Story highlights

Bonnie Sweeten had pleaded guilty in June to fraud and aggravated identity theft

She's sentenced to 100 months and must pay more than $1 million restitution

She forged signatures, stole identities, stole from bank accounts, authorities say

She was found at a Disney resort, after claiming she and daughter were kidnapped

CNN  — 

A Pennsylvania woman who called 911 to report that she and her daughter had been abducted – only to be found later at a Disney resort – was sentenced Thursday to more than eight years in prison for identity theft and fraud.

Bonnie Sweeten, now 40, was sentenced Thursday to 100 months in prison for engineering a scheme that led to her stealing more than $600,000, the U.S. Attorney’s office for the eastern district of Pennsylvania said in a statement.

U.S. District Court Judge William Yohn Jr. also ordered her to pay more than $1 million in restitution.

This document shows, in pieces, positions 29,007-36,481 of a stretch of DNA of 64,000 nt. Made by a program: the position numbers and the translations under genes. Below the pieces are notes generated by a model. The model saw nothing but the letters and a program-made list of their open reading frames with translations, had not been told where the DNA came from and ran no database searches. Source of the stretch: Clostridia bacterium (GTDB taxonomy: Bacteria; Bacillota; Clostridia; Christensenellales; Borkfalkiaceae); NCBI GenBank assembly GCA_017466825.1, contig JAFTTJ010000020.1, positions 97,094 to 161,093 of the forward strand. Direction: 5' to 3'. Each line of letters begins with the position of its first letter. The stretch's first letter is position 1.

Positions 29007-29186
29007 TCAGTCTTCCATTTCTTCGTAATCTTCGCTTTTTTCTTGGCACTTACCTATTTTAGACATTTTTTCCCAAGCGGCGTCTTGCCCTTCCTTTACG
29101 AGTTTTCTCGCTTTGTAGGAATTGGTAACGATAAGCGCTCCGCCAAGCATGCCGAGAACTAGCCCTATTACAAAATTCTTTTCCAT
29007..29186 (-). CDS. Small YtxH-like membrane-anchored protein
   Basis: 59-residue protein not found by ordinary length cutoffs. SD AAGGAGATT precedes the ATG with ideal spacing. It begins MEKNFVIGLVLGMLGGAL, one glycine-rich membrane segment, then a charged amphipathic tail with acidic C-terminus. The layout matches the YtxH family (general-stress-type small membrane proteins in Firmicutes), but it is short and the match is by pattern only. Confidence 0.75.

Last June, Sweeten pleaded guilty to wire fraud and aggravated identity theft.

She was arrested in May 2009 at Disney’s Grand Floridian Resort near Orlando, Florida, authorities said.

A day prior to that arrest, Sweeten told authorities that she and her then 9-year-old daughter were kidnapped after two men in a Cadillac rear-ended her sports utility vehicle in Upper Southampton, north of Philadelphia. They were then held in the Cadillac’s trunk, she claimed.

According to the U.S. attorney’s office, Sweeten stole from relatives, the law practice where she worked, and the firm’s clients.

She used other people’s identities, including a driver’s license from a co-worker, to buy airfare to Florida, authorities said. The mother and daughter traveled under false names during the trip, which was paid for in cash, authorities said.

Sweeten also forged signatures on several documents, including a property settlement. Another was the signature of a judge on a court order, which she used to fraudulently withdraw funds from a bank, the U.S. attorney’s office said.

The office added that Sweeten tried to pull off the abduction “hoax” in order to trick law enforcement and her family about her and her daughter’s whereabouts. Her two other children did not go on the trip, police have said.